In 1995, U.K.-based American artist William Utermohlen was diagnosed with Alzheimer’s disease. This is a difficult diagnosis and illness for anyone, but before his death in 2007, Utermohlen created a heart-wrenching final series of self-portraits over the stages of Alzheimer’s, which lasted roughly five years. Documenting the gradual decay of his mind, created incredibly stark drawings, which were even displayed to medical students as learning material.

Alzheimer’s symptoms not only include memory loss or dementia and personality changes but it also affects the part of the brain, which is responsible for visualizing capabilities, so crucial for a painter. With Alzheimer’s progressing, the art becomes visibly more abstract, blurrier and vague, due to the loss of the aforementioned capabilities.

An essay by the artist’s widow Patricia explains exactly why these images are so powerful; “In these pictures we see with heart-breaking intensity William’s efforts to explain his altered self, his fears and his sadness.” It’s hard to say whether the changes in his portraits came about due the loss of his artistic skills or due to changes in his psyche but, in either case, they document the emotional turmoil of an artist watching his mind slip away from him bit by bit.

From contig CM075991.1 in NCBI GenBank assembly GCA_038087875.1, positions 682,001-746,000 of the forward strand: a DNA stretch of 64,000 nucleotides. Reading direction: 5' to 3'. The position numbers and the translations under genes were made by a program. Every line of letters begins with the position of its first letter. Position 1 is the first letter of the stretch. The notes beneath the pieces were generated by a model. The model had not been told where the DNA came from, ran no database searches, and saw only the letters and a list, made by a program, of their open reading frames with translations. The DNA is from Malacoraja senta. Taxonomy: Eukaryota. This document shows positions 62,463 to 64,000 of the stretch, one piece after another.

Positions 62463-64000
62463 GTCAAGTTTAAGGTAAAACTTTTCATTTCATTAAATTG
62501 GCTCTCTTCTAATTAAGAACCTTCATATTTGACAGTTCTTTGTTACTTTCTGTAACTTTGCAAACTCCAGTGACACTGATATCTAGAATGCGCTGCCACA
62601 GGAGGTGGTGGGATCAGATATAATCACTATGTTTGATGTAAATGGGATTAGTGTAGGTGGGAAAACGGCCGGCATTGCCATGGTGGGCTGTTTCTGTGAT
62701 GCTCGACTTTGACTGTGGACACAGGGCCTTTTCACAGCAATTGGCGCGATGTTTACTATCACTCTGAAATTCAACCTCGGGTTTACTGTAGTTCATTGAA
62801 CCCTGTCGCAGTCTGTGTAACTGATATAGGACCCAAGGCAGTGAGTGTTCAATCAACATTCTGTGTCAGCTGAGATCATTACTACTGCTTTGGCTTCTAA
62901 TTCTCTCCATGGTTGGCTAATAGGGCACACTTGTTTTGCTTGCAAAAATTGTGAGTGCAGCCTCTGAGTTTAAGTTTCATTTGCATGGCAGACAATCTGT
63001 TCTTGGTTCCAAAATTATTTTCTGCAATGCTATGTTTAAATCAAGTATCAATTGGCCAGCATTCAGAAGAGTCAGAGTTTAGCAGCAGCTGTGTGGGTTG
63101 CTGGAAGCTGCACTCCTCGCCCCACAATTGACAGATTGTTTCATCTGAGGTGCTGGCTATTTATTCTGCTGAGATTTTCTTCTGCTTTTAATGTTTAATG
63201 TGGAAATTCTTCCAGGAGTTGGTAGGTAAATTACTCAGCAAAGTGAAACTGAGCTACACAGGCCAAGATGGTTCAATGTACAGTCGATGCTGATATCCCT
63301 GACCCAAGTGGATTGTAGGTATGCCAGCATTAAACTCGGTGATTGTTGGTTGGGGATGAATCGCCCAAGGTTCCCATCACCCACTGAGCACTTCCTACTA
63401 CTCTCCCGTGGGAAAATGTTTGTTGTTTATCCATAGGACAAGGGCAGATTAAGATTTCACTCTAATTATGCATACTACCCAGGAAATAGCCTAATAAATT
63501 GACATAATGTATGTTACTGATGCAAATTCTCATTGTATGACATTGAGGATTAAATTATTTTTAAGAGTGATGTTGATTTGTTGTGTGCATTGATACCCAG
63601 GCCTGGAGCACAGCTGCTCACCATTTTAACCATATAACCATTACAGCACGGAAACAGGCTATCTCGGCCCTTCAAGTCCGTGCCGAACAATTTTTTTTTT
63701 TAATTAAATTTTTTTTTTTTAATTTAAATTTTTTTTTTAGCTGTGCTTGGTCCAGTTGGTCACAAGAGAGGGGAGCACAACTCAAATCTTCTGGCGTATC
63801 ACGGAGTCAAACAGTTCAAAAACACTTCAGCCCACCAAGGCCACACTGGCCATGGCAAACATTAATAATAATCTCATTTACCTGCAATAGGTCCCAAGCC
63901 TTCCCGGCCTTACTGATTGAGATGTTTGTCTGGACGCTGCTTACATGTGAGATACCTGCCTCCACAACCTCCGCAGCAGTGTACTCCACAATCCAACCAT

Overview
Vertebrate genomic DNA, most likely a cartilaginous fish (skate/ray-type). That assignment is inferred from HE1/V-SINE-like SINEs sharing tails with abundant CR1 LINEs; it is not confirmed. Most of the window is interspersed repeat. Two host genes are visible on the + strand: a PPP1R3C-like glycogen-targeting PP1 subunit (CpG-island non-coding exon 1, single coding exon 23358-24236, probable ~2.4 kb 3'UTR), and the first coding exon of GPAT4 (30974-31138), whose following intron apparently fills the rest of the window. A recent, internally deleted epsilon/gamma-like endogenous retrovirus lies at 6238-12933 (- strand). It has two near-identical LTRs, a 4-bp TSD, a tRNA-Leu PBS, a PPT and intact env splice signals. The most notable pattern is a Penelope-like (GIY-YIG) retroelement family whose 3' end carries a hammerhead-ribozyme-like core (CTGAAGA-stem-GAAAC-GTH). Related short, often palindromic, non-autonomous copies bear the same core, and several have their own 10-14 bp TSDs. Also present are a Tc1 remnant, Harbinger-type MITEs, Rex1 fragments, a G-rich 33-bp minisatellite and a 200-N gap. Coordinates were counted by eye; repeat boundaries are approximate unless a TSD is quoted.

More info: williamutermohlen.org | newstatesman.com | nytimes.com (h/t: reddit)

1967

1996

1996

1997

1997

1998

1999

2000